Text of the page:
Each of FIGS. 2b and 2c respectively shows a battery accumulator 33 and 33' which, in the same manner as the cells 31 of FIG. 2a, fill out the entire length of the battery housing 10. Each of the battery accumulators 33, 33' has a circularly-shaped, or oval, terminal 34, 35, which extends through the spring 43 into a corresponding opening of the end cap 41 (see FIGS. 2b, 2q, 2c, 2r). Each of FIGS. 2d and 2f shows a battery accumulator 36 having a quite short structural length, there being provided on end surfaces of each a plus pole (not seen) and on a side surface two minus poles 37, which, after they are mounted, contact interior walls of the battery housing 10. Between each corresponding end cap 41 and its spring 43', there is a two part adapting piece, with a charging electronic circuit (FIG. 2k), or a charging transformer and a charging electronic circuit, being stored in a lower, wider adapting piece 44. In the embodiment of FIGS. 2d, 2k and 2s connections to the battery accumulator 36 are established by a coupling (not shown) to a terminal 46 having a circular cross-sectional shape. In the embodiment of FIGS. 2f, 2m and 2u plugs 47 serve to provide direct couplings to a normal electrical outlet receptacle. A portion 45 of the adapting piece serves only to bridge an empty space between the lower adapting piece 44 and the battery accumulator (or storage battery, or cell) 36.
A mounting coupling which allows an accumulator, either when charging or during battery use, to be used, is well known, for example, see German Patent Document DE-A-3 007 831.
The portion 45 can be eliminated if a battery accumulator of medium structural length should be used (see FIGS. 2e, 2l, 2g, and 2n).
Finally, FIG. 2o shows an end cover 40" with an empty adapting piece 44' to which an electrode 48 is affixed which bridges a space to the contact in the coupling piece 20. A supply voltage is provided by a connecting cable 49.
A battery hand grip of this invention can, as can be seen above, with only a few structural set-like parts forming end covers, be adapted for use with more-or-less-often-used batteries and battery accumulators. Only the adapting pieces 44, 45 and possibly the electrode 48 must be additionally held in readiness to be added to the basic shape of FIG. 2p.
A handgrip according to principles of this invention makes it further possible for one to economically change the type of battery, or battery like, element. With this invention one can at any time quickly switch from a desired chargeable battery to operation with a dry cell battery, and vice versa.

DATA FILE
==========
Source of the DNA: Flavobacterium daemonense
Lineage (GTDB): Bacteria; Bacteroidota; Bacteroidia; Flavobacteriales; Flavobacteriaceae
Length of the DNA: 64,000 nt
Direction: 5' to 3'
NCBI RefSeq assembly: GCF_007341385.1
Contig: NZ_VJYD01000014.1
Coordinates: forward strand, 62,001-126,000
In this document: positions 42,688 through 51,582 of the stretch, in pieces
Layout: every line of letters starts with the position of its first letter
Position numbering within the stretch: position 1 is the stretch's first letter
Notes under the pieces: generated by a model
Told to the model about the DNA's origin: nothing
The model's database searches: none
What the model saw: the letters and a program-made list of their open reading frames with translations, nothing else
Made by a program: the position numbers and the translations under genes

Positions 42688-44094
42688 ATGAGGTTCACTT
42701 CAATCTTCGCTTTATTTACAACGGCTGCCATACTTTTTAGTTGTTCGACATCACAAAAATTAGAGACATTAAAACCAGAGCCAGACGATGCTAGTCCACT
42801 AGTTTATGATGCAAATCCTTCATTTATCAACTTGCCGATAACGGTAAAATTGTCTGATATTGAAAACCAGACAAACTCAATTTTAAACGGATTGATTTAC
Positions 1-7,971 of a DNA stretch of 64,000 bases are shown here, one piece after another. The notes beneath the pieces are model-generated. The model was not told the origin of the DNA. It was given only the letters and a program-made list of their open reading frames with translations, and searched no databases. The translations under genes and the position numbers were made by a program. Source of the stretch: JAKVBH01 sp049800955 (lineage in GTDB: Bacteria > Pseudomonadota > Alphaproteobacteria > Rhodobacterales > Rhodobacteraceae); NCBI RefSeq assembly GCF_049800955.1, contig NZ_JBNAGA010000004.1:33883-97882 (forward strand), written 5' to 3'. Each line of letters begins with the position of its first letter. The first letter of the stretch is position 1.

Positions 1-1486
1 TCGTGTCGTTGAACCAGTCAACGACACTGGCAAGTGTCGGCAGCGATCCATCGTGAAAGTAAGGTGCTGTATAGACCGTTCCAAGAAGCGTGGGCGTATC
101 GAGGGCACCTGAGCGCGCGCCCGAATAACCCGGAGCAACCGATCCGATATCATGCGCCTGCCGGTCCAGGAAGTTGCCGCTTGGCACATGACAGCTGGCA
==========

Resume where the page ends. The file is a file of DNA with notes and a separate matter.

When used at a maximum structural length for a particular maximum number of primary cells, or a corresponding accumulator, the hand grip of this invention requires only a normal cap with a contact spring which produces a contact to a foot, or end, pole of the battery or accumulator. If in this embodiment an accumulator is charged by an external charging transformer the end cover is provided with a simple, substantially centrally located, two pole terminal. With a shorter structural length a space between the cap and a proximal end of the battery, or accumulator, can be bridged by the adapting attachments in which possibly a transformer and/or a charging circuit with a rectifier can be stored, which also can be coupled via a two pole terminal to a corresponding external voltage source. Receptacle plugs, or pins, can also be mounted on the outer surface of the end cover, however, if the handgrip is to be charged by plugging it directly into an electrical receptacle. If a supply voltage is directly led to a foot, or end, contact of a glow lamp, a bridging electrode is mounted on the end cover in an intermediate space between it and a foot contact of the lamp, or an intermediate contact, the electrode being supplied with a voltage via a coupling.
While the invention has been particularly shown and described with reference to a preferred embodiment, it will be understood by those of ordinary skill in the art that various changes in form and detail may be made therein without departing from the spirit and scope of the invention.
The embodiments of the invention in which an exclusive property or privilege are claimed are defined as follows:
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|U.S. Classification||600/197, 600/200, 362/194, 600/199, 600/193, 600/185, 600/249, 362/804|
|International Classification||A61B1/06, A61B1/267, H01M2/10, A61B1/227, A61B3/12, H05K5/02|
|Cooperative Classification||Y10S362/804, A61B1/00032, F21L15/06, H01M2/1055|
|European Classification||A61B1/06, F21L15/06, H01M2/10C2C2|
|Aug 22, 1994||AS||Assignment|
Owner name: HEINE OPTOTECHNIK GMBH & CO. KG, GERMANY
Free format text: ASSIGNMENT OF ASSIGNORS INTEREST;ASSIGNORS:HEINE, HELMUT;SCHMIDT, OTTO H.;GUEGEL, GERHARD;AND OTHERS;REEL/FRAME:007134/0500
Effective date: 19940801
|Feb 1, 2000||FPAY||Fee payment|
Year of fee payment: 4
|Feb 3, 2004||FPAY||Fee payment|
Year of fee payment: 8
|Jan 31, 2008||FPAY||Fee payment|
Year of fee payment: 12